Capping off a banner season by becoming the newest member of the Giants, Bart generated a lot of buzz on Twitter:
This marks the second time Bart has been taken in the MLB draft. He was previously selected by the Tampa Bay Rays in 2015, but a strong commitment to Georgia Tech led to signability questions and caused him to drop to the 27th round.
Three years later, Bart developed into one of the top catchers in college baseball. The 21-year-old was named 2018 ACC Player of the Year after hitting .359/.471/.632 and tied for 27th in the nation with 16 home runs.
He was also awarded ACC Defensive Player of the Year and has earned raves for his ability to hit with power and call games as a catcher.
ESPN's Keith Law called Bart a "plus defensive catcher with a 70 arm and 70 raw power, and he's a better athlete than most catchers, a 40 runner who moves well behind the plate and shows soft hands."
The first job for any starting catcher is an ability to call games, receive and frame pitches, and have a strong arm to throw out runners.
Bart has displayed those traits already, and his immense power gives him star potential if he can make enough contact to use it in games. His strikeout rate (56 times in 220 at-bats) is high, but it hasn't prevented him from showing enough pop to be a solid hitter.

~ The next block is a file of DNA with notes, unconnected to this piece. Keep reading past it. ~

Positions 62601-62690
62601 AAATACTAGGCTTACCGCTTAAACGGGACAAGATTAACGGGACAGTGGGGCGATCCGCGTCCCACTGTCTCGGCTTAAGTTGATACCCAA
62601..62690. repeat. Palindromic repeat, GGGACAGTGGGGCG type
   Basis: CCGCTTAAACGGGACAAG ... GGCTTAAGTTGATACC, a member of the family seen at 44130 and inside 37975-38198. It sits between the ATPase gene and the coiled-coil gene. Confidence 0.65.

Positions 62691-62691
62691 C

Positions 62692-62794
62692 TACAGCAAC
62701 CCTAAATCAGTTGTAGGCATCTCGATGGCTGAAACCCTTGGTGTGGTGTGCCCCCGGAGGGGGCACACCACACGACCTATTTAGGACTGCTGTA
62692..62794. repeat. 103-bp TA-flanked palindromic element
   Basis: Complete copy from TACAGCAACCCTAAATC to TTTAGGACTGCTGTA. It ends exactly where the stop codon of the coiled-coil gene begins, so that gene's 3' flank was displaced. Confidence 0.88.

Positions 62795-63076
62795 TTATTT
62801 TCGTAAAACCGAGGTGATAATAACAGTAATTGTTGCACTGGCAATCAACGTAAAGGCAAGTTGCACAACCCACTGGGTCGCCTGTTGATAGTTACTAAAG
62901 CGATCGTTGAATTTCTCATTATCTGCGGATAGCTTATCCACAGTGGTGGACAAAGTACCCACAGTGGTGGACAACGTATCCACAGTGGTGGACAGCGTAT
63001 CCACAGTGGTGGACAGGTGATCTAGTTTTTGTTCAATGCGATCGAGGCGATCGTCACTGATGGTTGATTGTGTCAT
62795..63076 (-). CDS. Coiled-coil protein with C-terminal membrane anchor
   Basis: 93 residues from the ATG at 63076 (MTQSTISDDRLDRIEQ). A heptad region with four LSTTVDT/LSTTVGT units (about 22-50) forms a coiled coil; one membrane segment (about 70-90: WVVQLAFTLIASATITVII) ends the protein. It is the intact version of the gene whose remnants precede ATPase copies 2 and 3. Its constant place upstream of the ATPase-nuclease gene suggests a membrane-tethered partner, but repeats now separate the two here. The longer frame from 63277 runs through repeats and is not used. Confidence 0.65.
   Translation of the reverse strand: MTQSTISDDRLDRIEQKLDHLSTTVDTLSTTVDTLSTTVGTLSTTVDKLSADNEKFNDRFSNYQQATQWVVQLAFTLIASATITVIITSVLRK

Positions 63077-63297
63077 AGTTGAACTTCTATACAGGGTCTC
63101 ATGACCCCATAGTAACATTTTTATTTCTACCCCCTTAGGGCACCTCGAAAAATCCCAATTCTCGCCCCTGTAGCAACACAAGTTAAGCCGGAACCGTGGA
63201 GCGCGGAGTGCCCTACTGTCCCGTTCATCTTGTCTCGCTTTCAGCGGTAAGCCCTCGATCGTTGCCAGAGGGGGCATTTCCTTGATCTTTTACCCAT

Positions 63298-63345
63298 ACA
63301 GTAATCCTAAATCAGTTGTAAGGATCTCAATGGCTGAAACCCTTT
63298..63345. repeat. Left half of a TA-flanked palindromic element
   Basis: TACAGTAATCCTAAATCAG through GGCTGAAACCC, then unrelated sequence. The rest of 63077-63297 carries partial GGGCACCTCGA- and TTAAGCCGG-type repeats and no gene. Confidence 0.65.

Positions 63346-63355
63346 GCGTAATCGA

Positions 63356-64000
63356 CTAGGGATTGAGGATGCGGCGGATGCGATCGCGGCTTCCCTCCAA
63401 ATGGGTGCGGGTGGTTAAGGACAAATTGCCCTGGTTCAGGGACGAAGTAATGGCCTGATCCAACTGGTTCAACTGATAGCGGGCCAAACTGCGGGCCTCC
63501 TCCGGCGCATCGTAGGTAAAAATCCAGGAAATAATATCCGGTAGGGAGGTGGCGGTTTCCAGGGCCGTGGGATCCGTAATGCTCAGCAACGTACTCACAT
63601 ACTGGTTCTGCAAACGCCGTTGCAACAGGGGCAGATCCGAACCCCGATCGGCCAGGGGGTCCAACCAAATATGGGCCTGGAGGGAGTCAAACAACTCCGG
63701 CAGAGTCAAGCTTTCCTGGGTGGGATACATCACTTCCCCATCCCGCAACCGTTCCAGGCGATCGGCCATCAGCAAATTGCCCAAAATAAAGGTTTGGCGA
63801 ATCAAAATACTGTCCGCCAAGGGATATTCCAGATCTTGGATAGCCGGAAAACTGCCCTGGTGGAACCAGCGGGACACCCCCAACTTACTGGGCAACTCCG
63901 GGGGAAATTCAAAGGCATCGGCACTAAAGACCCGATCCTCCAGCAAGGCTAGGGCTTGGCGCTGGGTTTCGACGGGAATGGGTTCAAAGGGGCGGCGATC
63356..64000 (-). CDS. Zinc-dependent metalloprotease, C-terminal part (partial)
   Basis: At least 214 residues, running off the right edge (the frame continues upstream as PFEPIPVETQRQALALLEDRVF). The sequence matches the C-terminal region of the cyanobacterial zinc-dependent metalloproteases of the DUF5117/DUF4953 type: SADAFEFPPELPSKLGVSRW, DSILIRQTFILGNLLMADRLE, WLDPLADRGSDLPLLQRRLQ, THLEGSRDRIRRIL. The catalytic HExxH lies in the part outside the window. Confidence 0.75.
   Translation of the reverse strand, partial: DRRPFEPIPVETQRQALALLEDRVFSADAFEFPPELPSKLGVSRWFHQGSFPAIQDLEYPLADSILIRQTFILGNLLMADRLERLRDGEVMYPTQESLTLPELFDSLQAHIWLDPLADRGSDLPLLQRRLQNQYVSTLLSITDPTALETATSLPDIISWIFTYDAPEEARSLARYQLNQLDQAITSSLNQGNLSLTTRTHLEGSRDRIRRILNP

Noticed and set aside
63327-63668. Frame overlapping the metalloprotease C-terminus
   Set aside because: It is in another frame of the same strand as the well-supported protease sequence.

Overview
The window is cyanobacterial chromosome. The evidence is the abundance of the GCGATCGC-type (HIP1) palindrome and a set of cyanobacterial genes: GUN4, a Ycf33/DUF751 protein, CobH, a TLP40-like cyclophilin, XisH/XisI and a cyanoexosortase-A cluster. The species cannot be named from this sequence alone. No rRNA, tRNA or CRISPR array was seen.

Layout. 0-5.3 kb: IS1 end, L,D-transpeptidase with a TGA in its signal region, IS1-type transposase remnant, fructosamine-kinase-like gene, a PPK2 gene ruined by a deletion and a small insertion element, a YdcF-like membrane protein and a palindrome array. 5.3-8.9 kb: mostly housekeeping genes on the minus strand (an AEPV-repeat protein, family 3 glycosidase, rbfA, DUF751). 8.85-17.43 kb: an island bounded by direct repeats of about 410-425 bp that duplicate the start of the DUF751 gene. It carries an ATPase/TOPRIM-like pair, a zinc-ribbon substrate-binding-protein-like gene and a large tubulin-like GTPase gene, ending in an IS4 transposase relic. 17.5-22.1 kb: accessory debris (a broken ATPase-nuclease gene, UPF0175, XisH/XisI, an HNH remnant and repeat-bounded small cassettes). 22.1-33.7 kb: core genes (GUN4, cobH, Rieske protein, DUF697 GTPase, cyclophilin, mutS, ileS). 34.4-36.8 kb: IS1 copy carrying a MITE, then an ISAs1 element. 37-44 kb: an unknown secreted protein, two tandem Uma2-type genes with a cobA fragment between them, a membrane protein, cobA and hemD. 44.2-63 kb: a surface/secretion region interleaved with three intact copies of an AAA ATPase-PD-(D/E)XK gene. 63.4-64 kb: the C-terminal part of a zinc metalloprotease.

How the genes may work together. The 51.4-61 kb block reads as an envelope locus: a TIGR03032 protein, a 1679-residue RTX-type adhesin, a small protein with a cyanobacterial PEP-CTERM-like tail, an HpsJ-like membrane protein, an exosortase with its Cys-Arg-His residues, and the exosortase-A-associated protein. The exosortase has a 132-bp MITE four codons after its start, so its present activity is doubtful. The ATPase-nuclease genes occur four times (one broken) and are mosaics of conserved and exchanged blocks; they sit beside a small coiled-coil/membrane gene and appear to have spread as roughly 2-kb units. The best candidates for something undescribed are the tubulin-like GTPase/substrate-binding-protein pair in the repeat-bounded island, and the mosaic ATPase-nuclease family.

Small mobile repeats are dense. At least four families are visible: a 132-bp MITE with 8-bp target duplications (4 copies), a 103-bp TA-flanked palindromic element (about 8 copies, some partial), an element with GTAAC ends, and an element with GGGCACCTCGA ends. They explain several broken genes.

The foundation of every great team starts up the middle. Being strong at catcher, shortstop, second base and center field is the easiest way to go from a disappointing franchise to one capable of competing for a playoff spot.
The Giants don't have an immediate opening at catcher with Buster Posey still playing at a high level, but he's 31 years old with 10 years at the MLB level under his belt. He's been used more at first base in an effort to preserve his knees, and keep his bat in the lineup more often.
If Bart is able to move through the minors quickly, he can become San Francisco's regular catcher. Posey can play more at first base, with Brandon Belt shifting to left field to give the Giants more offensive firepower.